Where the Sidewalk Ends
by Shel Silverstein
There is a place where the sidewalk ends
And before the street begins,
And there the grass grows soft and white,
And there the sun burns crimson bright,
And there the moon-bird rests from his flight
To cool in the peppermint wind.
Let us leave this place where the smoke blows black
And the dark street winds and bends.
Past the pits where the asphalt flowers grow
We shall walk with a walk that is measured and slow,
And watch where the chalk-white arrows go
To the place where the sidewalk ends.
Yes we’ll walk with a walk that is measured and slow,
And we’ll go where the chalk-white arrows go,
For the children, they mark, and the children, they know
The place where the sidewalk ends.
For me, this essential poem by Shel Silverstein has always been about beginnings, about possibilities. It’s not so much that the sidewalk ends, that a childhood marker of safety and play yields to the less predictable, less secure street of constant motion, to the culture of speed and uncertainty; it’s not that we must surrender childhood innocence at a border checkpoint, that we must leave behind the days when we walked down streets trying to avoid all the cracks, when we marveled at the indistinction between flowers and weeds, when inside a weeping willow was an enchanted forest and a puddle of water an ocean bridging unknown worlds; it’s not that we must say good-bye or even hell-o to friends, spaces or opportunities; it’s not even that two roads diverged in a wood and we were asked to choose. It’s rather a call, an invitation to watch where the chalk-white arrows go. But don’t ask me: ask one who knows… “For the children they mark, and the children they know, the place where the sidewalk ends.”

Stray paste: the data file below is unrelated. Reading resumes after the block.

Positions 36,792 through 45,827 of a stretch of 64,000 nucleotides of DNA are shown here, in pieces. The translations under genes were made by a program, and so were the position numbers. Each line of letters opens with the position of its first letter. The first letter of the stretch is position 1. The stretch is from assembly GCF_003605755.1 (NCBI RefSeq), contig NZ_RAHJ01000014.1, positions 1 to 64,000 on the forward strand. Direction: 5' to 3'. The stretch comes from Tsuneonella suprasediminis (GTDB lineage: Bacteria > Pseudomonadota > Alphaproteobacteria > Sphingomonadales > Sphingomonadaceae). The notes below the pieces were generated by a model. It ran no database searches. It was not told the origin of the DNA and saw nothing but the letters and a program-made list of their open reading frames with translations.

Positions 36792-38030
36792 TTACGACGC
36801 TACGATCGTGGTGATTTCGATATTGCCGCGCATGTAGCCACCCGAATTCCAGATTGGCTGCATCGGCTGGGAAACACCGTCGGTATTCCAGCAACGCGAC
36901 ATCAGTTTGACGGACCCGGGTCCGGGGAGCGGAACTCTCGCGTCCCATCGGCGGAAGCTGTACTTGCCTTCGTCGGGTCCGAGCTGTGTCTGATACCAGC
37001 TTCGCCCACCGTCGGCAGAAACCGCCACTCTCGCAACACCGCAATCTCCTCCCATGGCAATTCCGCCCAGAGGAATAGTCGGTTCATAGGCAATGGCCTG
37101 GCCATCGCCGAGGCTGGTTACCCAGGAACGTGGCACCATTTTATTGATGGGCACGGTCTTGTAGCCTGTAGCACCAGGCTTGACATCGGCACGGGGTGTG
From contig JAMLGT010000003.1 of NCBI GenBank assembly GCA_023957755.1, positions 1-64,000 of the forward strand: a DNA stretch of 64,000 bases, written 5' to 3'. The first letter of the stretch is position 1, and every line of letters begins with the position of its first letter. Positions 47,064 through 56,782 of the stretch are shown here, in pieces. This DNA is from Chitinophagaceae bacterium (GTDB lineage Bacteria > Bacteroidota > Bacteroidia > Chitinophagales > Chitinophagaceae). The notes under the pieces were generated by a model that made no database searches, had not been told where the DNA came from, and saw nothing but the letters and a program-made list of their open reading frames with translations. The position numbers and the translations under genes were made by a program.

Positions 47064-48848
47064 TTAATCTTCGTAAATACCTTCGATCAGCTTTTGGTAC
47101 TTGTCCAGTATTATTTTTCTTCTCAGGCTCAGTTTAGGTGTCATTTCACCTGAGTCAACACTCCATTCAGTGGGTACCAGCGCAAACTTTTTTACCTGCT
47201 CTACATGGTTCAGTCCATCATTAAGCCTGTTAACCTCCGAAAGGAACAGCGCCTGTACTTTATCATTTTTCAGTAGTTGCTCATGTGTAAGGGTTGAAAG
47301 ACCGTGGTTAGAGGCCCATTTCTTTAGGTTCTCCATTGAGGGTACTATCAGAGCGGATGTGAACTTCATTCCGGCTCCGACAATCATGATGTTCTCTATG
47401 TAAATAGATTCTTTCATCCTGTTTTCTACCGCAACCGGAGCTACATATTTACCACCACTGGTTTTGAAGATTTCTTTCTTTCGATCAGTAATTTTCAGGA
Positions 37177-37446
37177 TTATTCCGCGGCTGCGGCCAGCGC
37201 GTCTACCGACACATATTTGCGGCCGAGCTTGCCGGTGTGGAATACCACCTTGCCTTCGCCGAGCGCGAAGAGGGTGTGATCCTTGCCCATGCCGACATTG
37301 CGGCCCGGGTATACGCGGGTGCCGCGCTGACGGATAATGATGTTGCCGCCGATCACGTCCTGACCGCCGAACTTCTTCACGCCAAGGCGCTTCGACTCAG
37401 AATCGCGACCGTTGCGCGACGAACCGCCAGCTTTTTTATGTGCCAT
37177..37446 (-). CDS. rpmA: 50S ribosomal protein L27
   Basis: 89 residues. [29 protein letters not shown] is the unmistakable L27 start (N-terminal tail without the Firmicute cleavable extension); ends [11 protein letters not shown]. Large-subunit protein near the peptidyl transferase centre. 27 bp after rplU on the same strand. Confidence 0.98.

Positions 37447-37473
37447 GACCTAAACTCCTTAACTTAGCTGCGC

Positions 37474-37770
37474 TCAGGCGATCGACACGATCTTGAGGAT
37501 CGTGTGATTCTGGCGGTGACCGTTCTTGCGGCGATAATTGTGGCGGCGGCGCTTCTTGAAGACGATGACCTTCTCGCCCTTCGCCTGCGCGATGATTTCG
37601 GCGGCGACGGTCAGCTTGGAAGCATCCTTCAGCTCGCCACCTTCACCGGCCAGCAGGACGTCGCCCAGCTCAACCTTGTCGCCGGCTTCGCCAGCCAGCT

Thank you for three wonderful years as Director of Religious Education: may we follow our chalk-white arrows and hope together for many more years of something else.